Local councils seek motivated, community minded individuals

Across the motu (country) local body election papers are languishing on sideboards, lie forgotten on the coffee table, or are buried in a pile of papers waiting to be recycled.

Even those who have cracked the envelope open may well be wondering: what exactly does a councillor do?

Essentially, the campaign period is just one big job interview, and it’s us – the voting public – who are doing the hiring.

But it’s hard to know what to look for in a candidate if you’ve never cracked open a council agenda, attended a meeting, or even voted in a local election – and let’s be honest, with 42% voter turnout in 2019, that’s most of you.

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To many, the job of mayors and councillors is an enigma.

But, while the public rarely enter the realm of councillors, journalists do. We sift through agendas, we sit through day-long council meetings, we meet with mayors and councillors, we attend the community events they’re at.

Voting in the local boday election closes on October 8.

Ricky Wilson/Stuff

Voting in the local boday election closes on October 8.

So, here’s a job description to help you as you try and assess the candidates and cast your vote.

Local councils seek motivated, community-minded individuals to represent their communities.

With 78 local, region and unitary councils across the motu, there are multiple positions available for a broad range of candidates.

As an elected representative of your community you will be required to set policies and make regulatory decisions for your region, district or city. You will be part of a council overseeing your organisation’s performance and setting the annual budget as well as the long-term plan.

The ability to read and comprehend at times complicated documents is a must, with much of the reading expected to be undertaken in your own time.

Nelson City Council

STV system explained – how to fill in your voting papers. (Supplied by Nelson City Council)

Due to the multimillion-dollar, and at times billion-dollar, decisions you’ll be making, a basic understanding of budgeting is an advantage.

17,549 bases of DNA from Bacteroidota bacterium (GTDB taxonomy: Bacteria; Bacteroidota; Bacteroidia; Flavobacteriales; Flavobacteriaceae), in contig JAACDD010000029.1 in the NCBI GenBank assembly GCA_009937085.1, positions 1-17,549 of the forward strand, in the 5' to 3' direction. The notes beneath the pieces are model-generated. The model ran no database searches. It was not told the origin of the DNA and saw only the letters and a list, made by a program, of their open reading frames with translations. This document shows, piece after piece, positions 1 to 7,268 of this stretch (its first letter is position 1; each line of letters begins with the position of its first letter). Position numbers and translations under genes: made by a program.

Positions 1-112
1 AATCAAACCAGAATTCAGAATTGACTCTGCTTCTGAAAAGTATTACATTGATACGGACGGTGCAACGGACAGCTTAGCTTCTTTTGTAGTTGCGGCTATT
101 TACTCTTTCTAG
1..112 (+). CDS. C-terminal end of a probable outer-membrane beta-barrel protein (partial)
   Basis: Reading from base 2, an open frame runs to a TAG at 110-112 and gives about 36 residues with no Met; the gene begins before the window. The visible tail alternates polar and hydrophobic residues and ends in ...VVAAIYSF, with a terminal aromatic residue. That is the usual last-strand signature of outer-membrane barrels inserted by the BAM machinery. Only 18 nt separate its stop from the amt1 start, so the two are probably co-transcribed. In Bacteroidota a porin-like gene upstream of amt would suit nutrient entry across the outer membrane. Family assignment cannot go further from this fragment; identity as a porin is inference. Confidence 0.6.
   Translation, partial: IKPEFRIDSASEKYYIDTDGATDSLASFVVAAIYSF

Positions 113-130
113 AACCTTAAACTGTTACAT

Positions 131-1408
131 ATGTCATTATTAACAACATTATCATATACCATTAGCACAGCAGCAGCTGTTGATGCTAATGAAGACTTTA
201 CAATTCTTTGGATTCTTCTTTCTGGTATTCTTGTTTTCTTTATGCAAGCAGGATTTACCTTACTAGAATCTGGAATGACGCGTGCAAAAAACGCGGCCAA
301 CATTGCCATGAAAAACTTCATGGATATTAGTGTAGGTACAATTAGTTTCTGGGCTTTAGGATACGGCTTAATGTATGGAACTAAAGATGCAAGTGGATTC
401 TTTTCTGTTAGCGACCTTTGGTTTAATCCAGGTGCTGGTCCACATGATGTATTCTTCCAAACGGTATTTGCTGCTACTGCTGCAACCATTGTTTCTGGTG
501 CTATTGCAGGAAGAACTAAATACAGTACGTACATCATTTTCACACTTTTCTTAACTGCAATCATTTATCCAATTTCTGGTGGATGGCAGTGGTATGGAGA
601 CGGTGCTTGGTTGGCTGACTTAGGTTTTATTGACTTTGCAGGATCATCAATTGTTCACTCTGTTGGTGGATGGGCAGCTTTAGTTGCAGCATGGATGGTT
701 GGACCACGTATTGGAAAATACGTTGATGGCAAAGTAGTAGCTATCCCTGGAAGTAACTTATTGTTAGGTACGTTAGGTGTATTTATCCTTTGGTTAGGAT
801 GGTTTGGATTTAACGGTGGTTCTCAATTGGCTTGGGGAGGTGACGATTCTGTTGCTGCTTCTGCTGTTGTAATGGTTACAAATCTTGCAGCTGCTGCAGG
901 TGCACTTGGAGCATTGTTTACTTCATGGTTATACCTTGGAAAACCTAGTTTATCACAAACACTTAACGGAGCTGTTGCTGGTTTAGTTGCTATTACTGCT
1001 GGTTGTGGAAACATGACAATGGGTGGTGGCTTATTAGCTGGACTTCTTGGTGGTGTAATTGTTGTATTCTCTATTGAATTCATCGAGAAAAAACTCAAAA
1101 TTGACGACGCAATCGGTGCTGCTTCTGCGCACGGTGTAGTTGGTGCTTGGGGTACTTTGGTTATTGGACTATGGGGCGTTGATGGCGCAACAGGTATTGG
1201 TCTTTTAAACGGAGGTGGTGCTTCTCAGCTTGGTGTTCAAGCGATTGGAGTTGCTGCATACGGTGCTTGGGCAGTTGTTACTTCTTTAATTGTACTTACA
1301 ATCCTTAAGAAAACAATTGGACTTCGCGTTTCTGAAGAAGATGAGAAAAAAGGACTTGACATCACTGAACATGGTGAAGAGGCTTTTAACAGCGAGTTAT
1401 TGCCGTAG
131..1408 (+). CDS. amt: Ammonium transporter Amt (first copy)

You will need a good understanding of Te Tiriti o Waitangi and its implications on decisions you make, and be able to forge a strong working relationship with local iwi.

While you will be chosen for the role through a thorough election process you will still have only one vote on the council, so you need to have a willingness to work with, and listen to, people whose ideals may not align with yours.

In addition to being a member of the council you may also be asked to take on additional responsibilities, such as chairing committees, so leadership skills are essential.

You will need to be open to flexible hours, as meetings can often run long, and the number of meetings and workshops will vary week to week. In addition, you will be expected to attend community meetings and events on the weekends and evenings and to make yourself available for constituents.

A firm handshake is an advantage but can be learnt on the job.

You can also expect to be asked to give speeches and toasts, so confidence addressing groups of people will favour your application.

Finally, few – if any – council decisions are universally agreed upon by the community, so you will need to develop a tough skin and be able to cope with criticism.

This is a fixed-term contract, and you will be required to reapply in three years time should you wish to continue in the role.

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